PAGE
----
We explain what we do not know in terms of what we do.
Consider the word horsepower. James Watt coined that term to market steam engines to people who relied on horses as beasts of burden. They understood how powerful horses were, so Watt explained how powerful steam engines were in terms of how much horsepower they were equivalent to.
In Acts 2:16-21, the Apostle Peter used what his audience knew (Old Testament prophecy) to explain what they did not know (the disciples’ spiritual experience). Here is what Peter said:
No, this is what was spoken by the prophet Joel:
“In the last days, God says,
I will pour out my Spirit on all people.
Your sons and daughters will prophesy,
your young men will see visions,
your old men will dream dreams.
Even on my servants, both men and women,
I will pour out my Spirit in those days,
and they will prophesy.
I will show wonders in the heaven above
and signs on the earth below,
blood and fire and billows of smoke.
The sun will be turned to darkness
and the moon to blood
before the coming of the great and glorious day of the Lord.
And everyone who calls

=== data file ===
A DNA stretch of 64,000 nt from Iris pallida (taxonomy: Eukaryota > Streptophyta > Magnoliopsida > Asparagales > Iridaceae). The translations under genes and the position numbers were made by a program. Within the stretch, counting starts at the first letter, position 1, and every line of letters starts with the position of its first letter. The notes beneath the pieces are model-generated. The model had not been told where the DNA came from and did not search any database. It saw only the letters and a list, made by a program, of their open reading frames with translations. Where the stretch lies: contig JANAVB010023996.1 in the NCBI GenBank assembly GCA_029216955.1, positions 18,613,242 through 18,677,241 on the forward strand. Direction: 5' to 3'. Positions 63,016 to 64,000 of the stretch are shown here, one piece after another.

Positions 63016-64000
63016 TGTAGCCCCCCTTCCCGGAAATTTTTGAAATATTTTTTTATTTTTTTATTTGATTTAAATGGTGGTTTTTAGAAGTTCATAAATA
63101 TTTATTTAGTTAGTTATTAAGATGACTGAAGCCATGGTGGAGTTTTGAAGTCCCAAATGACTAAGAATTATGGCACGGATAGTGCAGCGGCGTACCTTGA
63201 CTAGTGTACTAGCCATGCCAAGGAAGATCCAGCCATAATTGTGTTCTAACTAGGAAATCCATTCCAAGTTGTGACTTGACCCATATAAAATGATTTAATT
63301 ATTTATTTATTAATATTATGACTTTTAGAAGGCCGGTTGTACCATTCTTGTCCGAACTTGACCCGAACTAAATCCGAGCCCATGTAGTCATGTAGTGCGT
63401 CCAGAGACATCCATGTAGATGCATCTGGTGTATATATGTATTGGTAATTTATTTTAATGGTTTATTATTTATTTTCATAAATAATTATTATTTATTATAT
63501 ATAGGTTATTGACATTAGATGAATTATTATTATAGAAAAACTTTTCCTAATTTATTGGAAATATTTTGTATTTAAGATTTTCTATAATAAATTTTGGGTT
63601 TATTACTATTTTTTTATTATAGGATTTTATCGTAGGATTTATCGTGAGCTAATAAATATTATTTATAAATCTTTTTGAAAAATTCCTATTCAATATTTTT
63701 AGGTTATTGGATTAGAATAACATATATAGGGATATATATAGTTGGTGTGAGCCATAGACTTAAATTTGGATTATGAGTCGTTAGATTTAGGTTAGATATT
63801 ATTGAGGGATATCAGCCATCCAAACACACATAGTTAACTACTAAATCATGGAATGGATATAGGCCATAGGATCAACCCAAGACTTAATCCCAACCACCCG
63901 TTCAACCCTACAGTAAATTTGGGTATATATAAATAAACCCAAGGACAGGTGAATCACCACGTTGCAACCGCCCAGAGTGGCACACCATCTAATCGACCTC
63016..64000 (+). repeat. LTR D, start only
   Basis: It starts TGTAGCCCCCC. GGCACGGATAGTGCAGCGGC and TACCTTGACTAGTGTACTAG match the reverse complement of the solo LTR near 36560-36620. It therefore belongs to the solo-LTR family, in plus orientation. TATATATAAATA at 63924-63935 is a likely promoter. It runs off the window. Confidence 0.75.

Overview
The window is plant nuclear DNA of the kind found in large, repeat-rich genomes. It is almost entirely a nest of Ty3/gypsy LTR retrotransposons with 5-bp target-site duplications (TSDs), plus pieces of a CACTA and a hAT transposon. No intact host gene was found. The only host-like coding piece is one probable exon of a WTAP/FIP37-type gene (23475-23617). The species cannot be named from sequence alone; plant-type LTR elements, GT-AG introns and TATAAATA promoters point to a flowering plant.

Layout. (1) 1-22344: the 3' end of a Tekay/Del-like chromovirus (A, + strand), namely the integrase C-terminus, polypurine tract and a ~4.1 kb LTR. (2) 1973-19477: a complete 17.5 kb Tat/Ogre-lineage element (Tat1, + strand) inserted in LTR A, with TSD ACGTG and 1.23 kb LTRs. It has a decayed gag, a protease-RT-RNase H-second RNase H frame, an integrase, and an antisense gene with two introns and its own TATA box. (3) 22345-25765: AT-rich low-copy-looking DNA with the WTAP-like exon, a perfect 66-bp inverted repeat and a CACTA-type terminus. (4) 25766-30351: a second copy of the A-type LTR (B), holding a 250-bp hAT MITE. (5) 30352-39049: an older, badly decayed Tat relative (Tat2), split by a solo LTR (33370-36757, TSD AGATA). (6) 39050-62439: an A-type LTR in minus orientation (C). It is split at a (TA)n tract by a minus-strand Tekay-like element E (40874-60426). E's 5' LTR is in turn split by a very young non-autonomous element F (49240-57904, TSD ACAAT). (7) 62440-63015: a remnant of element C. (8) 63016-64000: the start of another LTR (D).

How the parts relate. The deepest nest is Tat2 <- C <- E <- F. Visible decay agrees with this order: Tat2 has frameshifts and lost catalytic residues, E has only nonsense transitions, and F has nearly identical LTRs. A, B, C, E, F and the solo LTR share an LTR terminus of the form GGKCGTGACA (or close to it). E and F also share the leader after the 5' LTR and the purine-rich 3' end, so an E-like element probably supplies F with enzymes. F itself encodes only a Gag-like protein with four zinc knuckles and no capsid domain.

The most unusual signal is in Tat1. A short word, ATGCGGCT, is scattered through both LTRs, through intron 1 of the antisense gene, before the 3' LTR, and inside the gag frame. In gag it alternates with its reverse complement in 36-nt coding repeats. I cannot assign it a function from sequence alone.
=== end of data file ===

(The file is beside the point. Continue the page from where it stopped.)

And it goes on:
on the name of the Lord will be saved.”
Peter’s “No” reminds us that we can misinterpret what we do not know in terms of what we do. The crowds had misinterpreted the disciples’ spiritual experience as the slurred speech of drunks. Peter rejected their misinterpretation and turned to Joel 2:28-32 for the proper interpretation. He noted four Old Testament expectations that the disciples’ spiritual experience had met:
First, the expectation of the end: First-century Jews looked forward to “the last days” and “the coming of the great and glorious day of the Lord.” The disciples’ spiritual experience heralded the beginning of that end.
Second, the expectation of universality: First-century Jews looked forward to a day when God’s Spirit would be poured out on all people regardless of nationality, age, sex, and class. This happened on Pentecost when the disciples praised God in many foreign languages, which they spoke by divine enablement.
Third, the expectation of signs and wonders: First-century Jews believed the end of time would be characterized by supernatural portents in heaven and on earth. The sound of wind and tongues of fire that manifested themselves on the Day of Pentecost were examples of such portents. So were the miracles performed by Jesus and by the early church.
Fourth, the expectation of salvation: First-century Jews looked forward to the day when God would judge the wicked and save the righteous. According to Joel, “everyone who calls on the name of the Lord will be saved.” This expectation began to be met when 3000 people accepted Peter’s evangelistic message and were baptized (Acts 2:41).
This is that. We explain what we do not know in terms of what we do. And what we should know best is the Bible, which helps us interpret all spiritual experience.